An error made in the Senate Appropriations Committee and passed into law earlier this year is keeping most Mississippi hospitals from accessing $103 million intended to help keep their doors open.
The Mississippi Hospital Sustainability Grant program, part of a package of plans championed by Lt. Gov. Delbert Hosemann to stem Mississippi’s health care crisis, was supposed to quickly send millions to hospitals to help them survive the year. One report puts nearly half of rural hospitals in danger of closing because of budget concerns.
But now, months later, that money hasn’t gone out and only a few hospitals can qualify because lawmakers funded the program with federal pandemic money.
The problem, according to health care officials, is that lawmakers designated the funding for the program to come from federal COVID-19 relief funds. Because of federal restrictions about how those funds can be administered, most hospitals do not qualify to receive them. Had lawmakers funded the program with state dollars instead of federal dollars, hospitals likely could draw the funds without issue.
Here’s how the legislative process unfolded, and how lawmakers changed the funding source over time:
- House Bill 271 was authored by Republican Rep. Sam Mims of McComb and originally sought to fund the program with federal American Rescue Plan Act funds.
- House leaders during the committee process amended the bill to instead be funded by state dollars via the Capital Expense Fund, where the Legislature’s excess revenue from prior fiscal years are housed. The House passed that version of the bill on February 16 and sent it to the Senate for consideration.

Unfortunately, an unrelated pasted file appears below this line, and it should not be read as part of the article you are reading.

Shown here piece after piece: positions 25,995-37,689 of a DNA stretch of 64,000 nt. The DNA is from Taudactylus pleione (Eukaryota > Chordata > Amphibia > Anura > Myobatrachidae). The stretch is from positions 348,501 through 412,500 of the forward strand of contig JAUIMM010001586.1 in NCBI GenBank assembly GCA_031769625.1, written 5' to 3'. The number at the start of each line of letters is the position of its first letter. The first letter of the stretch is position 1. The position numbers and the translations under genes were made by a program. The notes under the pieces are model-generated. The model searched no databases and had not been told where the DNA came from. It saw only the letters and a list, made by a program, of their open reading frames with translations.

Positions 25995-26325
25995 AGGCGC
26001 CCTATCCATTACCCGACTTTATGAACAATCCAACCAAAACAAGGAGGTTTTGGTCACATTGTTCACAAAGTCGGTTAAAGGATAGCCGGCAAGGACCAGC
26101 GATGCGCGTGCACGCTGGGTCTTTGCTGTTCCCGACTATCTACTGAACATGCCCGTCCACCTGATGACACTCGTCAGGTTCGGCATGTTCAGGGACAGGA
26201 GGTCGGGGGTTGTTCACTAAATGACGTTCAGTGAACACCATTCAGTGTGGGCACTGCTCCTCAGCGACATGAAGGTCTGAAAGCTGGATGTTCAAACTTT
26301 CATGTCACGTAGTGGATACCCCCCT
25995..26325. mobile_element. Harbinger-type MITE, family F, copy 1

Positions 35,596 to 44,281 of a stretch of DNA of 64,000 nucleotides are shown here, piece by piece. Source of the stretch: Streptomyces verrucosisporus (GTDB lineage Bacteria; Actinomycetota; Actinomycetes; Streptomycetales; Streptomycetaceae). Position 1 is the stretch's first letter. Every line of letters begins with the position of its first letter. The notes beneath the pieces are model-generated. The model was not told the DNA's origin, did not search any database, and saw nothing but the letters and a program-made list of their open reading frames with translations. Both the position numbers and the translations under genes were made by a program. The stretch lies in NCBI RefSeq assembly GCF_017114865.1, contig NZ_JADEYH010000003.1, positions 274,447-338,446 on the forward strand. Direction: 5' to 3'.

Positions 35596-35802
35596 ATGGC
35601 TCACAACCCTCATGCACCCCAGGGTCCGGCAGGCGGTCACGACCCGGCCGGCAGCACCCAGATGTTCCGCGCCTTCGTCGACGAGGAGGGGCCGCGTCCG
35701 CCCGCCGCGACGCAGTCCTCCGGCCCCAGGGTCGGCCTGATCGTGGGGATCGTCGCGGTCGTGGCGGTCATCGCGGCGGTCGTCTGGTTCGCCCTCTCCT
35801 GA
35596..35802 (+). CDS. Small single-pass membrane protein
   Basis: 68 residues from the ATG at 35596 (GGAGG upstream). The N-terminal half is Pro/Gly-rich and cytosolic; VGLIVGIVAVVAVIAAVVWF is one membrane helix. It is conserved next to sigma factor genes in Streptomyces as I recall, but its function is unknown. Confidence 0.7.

- In the Senate Appropriations Committee on March 9, before the bill reached the Senate floor, leaders amended the bill to change the funding source to federal funds once more — despite a record state revenue surplus of about $3.6 billion.
- That amended bill featuring the federal funding was later passed by the entire Senate on March 9.
- The House sent the amended bill to a conference committee, where three leaders from both the House and the Senate met to hash out differences. The bill that made it through the conference committee process kept the federal funding source intact, and the total hospital grant program featured in the bill was upped to $103 million.
- Both chambers of the Legislature passed that final version on March 31, and Gov. Tate Reeves signed the bill into law on April 17.
It’s not exactly clear which senator pushed for the change to the program’s funding from state to federal. While subcommittee meetings are open, closed door meetings, where major legislative proposals are often made, are common in the Legislature. The state budgeting process, in particular, routinely operates outside public view.
Sen. Kevin Blackwell, R-Southaven, presented House Bill 271 as the first piece of legislation the Senate Appropriations Committee discussed on March 9.
Blackwell said in that committee meeting that the bill’s funding would likely need to be increased. Sen. Briggs Hopson, R-Vicksburg, who chairs the powerful committee, then explained that additional funds might have to come from another source outside of the federal COVID-19 funds before the bill passed the committee.